2008 Joint Meeting of The Geological Society of America, Soil Science Society of America, American Society of Agronomy, Crop Science Society of America, Gulf Coast Association of Geological Societies with the Gulf Coast Section of SEPM

Paper No. 5
Presentation Time: 9:00 AM

Relating Modern Holothurian Burrows to Environmental Conditions and the Study of Nearshore Paleoenvironments

SMILEK, Krista R. and HEMBREE, Daniel I., Geological Sciences, Ohio University, 316 Clippinger Laboratories, Athens, OH 45701, km229099@ohio.edu

Holothurians have a patchy fossil record extending from the Middle Cambrian to the Holocene. Determining their local and global distribution through time is difficult due to the poor preservation of their soft-anatomy. In the modern, holothurians are abundant on the sea floor in tropical and subtropical environments. Several holothurian taxa are burrowers that produce shallow feeding and dwelling structures. Ichnofossils are the preserved remains of burrows which provide in situ paleoenvironmental and paleoecological information by recording the behaviors of organisms in response to their environment. Neoichnological experiments conducted on soft-bodied organisms such as holothurians allow for the observation of modern burrowing behaviors in a laboratory or natural setting. These data can then be used for the interpretation of ichnofossils produced by organisms that have a poor preservation potential.

In this neoichnological experiment, the burrowing behaviors and burrow morphologies of Thyonella gemmata, a mud-burrowing holothurian from the shallow waters of the northern Gulf of Mexico, were studied in a laboratory setting. The first goal of the experiment was to observe the burrowing behavior of T. gemmata and to describe the architectural and surficial morphology of the resulting biogenic structures by examining resin casts and box cores of evacuated burrows. The second goal was to associate variations in the morphology of the biogenic structures with specific environmental conditions. Three aspects of the holothurians environment were altered in separate experiments: sediment size, water temperature, and salinity.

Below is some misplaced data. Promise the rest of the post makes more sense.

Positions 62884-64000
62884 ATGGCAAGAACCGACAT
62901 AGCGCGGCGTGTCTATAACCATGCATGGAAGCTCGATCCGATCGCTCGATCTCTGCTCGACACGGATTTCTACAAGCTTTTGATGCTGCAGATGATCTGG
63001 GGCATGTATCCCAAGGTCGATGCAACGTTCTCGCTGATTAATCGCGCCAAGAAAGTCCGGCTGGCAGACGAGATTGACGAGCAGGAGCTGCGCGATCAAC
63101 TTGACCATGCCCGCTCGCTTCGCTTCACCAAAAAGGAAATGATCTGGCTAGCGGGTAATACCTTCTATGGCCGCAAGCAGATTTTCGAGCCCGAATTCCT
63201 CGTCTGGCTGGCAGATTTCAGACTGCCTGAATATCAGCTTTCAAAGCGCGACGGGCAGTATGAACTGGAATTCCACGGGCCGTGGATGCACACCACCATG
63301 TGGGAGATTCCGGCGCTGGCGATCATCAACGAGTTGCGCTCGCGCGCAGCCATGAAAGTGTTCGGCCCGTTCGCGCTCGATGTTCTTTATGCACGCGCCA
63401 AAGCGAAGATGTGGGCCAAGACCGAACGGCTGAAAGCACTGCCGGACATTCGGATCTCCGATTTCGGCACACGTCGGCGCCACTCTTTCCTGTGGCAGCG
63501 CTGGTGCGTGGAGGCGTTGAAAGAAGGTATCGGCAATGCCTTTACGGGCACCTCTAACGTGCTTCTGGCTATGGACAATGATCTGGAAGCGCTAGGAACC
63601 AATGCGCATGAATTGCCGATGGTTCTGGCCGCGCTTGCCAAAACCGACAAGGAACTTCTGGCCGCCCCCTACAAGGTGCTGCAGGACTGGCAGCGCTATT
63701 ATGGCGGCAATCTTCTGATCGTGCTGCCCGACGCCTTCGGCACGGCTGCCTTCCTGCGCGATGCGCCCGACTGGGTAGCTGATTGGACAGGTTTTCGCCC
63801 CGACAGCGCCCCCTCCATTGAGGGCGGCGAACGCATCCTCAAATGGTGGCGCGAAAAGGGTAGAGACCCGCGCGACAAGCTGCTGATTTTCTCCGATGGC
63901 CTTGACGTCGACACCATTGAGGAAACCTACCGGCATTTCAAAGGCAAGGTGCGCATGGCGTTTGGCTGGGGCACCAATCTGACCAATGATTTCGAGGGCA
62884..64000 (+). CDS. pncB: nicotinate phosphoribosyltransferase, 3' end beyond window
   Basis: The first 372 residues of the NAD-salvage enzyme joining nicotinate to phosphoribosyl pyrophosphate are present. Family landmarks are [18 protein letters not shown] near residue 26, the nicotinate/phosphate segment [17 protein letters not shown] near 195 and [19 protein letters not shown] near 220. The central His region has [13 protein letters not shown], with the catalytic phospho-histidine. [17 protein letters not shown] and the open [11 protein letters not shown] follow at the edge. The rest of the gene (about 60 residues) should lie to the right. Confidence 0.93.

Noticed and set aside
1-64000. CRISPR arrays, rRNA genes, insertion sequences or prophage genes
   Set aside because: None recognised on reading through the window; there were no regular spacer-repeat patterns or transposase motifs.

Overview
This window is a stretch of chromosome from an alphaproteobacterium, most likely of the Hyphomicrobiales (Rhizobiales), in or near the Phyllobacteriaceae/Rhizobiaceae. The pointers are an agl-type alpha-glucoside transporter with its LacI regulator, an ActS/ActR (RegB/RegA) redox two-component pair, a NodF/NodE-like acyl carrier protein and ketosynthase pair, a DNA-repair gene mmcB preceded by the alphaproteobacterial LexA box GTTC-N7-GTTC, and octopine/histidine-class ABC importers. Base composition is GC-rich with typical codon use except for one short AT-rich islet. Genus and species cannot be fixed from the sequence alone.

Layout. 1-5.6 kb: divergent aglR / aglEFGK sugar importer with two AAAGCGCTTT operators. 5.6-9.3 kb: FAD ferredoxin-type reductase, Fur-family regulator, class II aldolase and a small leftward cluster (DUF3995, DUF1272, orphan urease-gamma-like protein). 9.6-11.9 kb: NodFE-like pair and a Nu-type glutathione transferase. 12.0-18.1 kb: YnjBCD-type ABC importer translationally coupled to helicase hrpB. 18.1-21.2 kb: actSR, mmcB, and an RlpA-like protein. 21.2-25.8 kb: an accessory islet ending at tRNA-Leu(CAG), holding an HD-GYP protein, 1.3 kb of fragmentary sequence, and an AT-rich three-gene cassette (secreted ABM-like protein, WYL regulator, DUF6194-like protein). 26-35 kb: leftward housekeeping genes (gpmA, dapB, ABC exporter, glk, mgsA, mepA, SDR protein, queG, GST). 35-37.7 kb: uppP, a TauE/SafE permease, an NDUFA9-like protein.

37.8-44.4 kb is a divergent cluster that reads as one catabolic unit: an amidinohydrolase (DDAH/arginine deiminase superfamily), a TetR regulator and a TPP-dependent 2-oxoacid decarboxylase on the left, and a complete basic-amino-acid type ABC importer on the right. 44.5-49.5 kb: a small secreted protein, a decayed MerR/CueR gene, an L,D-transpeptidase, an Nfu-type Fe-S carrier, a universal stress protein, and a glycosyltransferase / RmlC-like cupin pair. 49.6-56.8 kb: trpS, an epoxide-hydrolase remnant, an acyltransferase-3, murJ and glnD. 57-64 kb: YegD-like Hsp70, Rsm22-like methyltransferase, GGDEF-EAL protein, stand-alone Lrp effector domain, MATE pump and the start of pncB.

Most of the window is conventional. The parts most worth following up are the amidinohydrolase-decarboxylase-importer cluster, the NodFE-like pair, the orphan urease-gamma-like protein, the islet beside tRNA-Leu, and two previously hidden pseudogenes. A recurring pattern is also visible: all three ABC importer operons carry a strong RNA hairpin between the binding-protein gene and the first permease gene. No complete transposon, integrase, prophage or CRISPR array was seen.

By studying the burrow morphologies produced under the three experimental environmental parameters, the burrows can be compared with ichnofossils from nearshore paleoenvironments to determine if holothurians were present as well as paleoenvironmental conditions. This study provides a means of interpreting sediment consistency, fluctuations in water temperature and salinity, and proximity to the shoreline providing another tool to aid in understanding nearshore paleoenvironments.